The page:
- “I realized that if I give attention to my feet and let them support me when I stand, I have zero back pain!”
- “It’s counterintuitive to everything I’ve ever been told… I think I need to stretch it out like crazy but with you I do the smallest movement actually utilizing the joint and the pain is gone. I’m just going to go with it!”
- “There was zero effort. Zero – the leg just floated up. I’ve NEVER felt that.”
- “I can actually breathe. And all of the upper back tension – ALL of it – is gone. That’s amazing…”
- They accept what is. They know they can’t go back into the past to pre-injury or their “old body” but they also recognize that they’re not done yet. They’ve got a lot of living left to do.
- They are insatiably curious to learn more. And when they do learn more, they see potential to feel better yet again and not defeat of “Something else to figure out! Ugh.”
- They are willing to consistently do the work because they know it is worth it. They know there is no magic pill and they know that quick fixes tend to address symptoms and not the deeper desire to heal.
The really great news is that even if you don’t see yourself in these three statements, with practice you can still integrate a new way of moving. A new way of feeling. A new way of being. It all starts with a simple question:
Where are you starting?
If we are not honest about our starting place, progress is all but impossible. Fighting what is through judgmental words like “My hip will always hurt.” or “Life will always be crazy.” or “I can’t do anything right.” or perhaps “I can push through the pain.” or “If I slow down, I’ll never start again.” All of these thought spirals are distinctly fighting the “what is.” They are fighting the present because, gosh darnit, your brain doesn’t like it here and it wants O-U-T.
In other words, how do we get to where we want to go in GoogleMaps if we don’t know the address from which to start? Or if we pretend the address is actually in a different city than where we are? Yikes. That roadmap would be a mess. And we’d never arrive… because we wouldn’t know where we were starting.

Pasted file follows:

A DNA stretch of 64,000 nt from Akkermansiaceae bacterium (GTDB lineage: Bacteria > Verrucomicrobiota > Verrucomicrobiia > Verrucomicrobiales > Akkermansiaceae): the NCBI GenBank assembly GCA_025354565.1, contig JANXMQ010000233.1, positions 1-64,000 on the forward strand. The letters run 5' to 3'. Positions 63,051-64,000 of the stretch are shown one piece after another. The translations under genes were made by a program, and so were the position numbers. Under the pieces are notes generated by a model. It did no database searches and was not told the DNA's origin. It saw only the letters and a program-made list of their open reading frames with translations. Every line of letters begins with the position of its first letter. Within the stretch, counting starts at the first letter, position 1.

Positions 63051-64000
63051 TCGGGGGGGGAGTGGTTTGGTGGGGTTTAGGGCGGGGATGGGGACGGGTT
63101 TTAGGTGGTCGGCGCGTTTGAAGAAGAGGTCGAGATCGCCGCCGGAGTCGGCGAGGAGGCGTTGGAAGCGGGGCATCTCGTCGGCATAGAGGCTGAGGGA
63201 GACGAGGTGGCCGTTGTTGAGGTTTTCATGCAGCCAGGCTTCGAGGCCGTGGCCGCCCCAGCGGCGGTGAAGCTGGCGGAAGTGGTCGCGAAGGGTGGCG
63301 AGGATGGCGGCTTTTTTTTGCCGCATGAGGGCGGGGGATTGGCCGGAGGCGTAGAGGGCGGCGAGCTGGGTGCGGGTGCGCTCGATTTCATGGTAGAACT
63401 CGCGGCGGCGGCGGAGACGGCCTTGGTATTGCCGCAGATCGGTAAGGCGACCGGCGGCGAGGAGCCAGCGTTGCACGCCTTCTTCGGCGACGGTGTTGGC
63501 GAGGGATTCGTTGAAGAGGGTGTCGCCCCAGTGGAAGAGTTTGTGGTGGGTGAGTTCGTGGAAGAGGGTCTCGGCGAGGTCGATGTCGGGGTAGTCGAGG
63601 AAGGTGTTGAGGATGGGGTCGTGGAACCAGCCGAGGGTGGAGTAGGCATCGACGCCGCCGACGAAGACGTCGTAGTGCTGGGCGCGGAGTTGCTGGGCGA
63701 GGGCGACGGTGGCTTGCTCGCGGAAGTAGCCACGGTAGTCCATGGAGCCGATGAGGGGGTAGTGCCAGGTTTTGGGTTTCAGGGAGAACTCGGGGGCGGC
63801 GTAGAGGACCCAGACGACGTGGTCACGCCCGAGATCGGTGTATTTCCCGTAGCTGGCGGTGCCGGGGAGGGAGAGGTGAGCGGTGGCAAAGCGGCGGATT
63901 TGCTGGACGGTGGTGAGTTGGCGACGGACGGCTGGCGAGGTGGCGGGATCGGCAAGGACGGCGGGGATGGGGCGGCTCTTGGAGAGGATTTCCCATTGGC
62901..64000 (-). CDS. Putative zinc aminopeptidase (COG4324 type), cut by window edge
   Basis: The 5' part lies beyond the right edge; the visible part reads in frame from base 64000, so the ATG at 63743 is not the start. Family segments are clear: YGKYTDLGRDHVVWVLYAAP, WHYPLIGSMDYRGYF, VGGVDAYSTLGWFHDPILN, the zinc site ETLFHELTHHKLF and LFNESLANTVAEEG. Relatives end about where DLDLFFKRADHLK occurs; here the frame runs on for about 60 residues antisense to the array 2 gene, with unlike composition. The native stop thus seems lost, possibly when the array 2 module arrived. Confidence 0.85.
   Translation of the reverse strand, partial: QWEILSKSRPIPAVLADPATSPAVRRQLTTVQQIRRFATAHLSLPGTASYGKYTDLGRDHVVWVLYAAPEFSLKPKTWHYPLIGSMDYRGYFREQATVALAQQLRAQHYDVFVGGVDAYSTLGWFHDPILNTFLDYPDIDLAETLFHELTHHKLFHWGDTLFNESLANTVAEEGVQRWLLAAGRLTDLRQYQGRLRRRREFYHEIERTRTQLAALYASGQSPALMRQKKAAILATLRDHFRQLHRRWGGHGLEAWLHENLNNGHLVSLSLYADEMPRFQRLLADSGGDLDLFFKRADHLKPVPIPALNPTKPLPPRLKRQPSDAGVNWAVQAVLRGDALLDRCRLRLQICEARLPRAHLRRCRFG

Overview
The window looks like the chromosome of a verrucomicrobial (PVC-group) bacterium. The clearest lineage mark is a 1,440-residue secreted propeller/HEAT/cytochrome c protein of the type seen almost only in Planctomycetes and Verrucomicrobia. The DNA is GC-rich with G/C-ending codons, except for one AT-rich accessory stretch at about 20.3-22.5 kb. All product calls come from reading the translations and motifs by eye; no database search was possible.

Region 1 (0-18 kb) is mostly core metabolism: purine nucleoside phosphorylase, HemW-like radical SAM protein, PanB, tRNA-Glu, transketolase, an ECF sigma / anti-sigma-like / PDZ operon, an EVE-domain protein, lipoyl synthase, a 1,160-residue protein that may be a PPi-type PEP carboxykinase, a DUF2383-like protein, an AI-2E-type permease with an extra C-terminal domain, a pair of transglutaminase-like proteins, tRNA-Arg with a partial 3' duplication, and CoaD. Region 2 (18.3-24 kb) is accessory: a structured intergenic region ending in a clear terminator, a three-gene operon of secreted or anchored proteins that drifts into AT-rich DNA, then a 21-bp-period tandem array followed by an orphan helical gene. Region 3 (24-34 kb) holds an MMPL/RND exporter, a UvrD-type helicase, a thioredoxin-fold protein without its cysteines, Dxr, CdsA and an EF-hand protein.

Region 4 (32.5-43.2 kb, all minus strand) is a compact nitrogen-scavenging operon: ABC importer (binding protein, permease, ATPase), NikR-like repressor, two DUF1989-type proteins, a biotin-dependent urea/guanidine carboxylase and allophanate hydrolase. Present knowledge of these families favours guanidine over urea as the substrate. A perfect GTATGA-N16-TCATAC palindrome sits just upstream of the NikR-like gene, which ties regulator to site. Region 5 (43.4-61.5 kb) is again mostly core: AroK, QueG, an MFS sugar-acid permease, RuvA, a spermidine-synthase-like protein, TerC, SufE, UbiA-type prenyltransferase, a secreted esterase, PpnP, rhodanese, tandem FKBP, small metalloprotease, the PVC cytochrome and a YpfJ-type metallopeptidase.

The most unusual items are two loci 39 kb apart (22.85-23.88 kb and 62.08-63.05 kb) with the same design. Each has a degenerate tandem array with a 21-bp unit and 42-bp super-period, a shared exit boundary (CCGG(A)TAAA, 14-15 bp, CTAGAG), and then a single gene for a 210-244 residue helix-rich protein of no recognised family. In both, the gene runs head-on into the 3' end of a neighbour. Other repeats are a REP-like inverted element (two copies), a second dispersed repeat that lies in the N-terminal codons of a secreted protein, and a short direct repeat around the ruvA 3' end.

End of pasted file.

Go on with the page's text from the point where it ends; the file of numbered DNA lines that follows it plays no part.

You must accept that you are at point A in order to travel to point B.
So, remember those ugly judgments I mentioned above? Well, those are your mind’s way of fighting the reality of what is now. On top of that, the mind is not a fan of change. The mind perceives more work in change when, in actuality, there is way more work in fighting what “is.”
In my experience, when I start fighting what is, my thoughts get to racing and I can’t turn them off. The thoughts are on overdrive looking for a shortcut. “ANY WAY OUT, PLEASE!” they beg of me. But I learn over and over again, there is no shortcut. I’m still at A and now, I’m just like a dog spinning in circles trying to figure out a comfy bed… and still on A! The negative thoughts about “Who I am” and “How I am” start to feed a sensation in my body that is like quicksand taking me down. Then I pause and go “Ohhhh… Here I am again in a battle against me. I am fighting “what is.””
So, what to do?
Well, I do what my clients cited above do. I listen to my body’s sensations instead of my mind’s hapless chatter.
Your body’s sensations are objective. They are constantly talking to you about what you need. It’s just that it’s a new language to learn and you might not have the fluency to respond to it quite yet. But you can learn the language. I have full faith that everyone can learn the language with diligent and consistent practice.
And so – an actionable step for you right now. If you find yourself struggling to accept “what is” like I do sometimes, watch this clip. It is spot on for exploring accepting “What is” instead of tumbling around with the stories in your head.
What You Practice Grows Stronger
Arriving fully and completely at A is the first step toward getting to B. Getting there.
I’d love to hear your thoughts.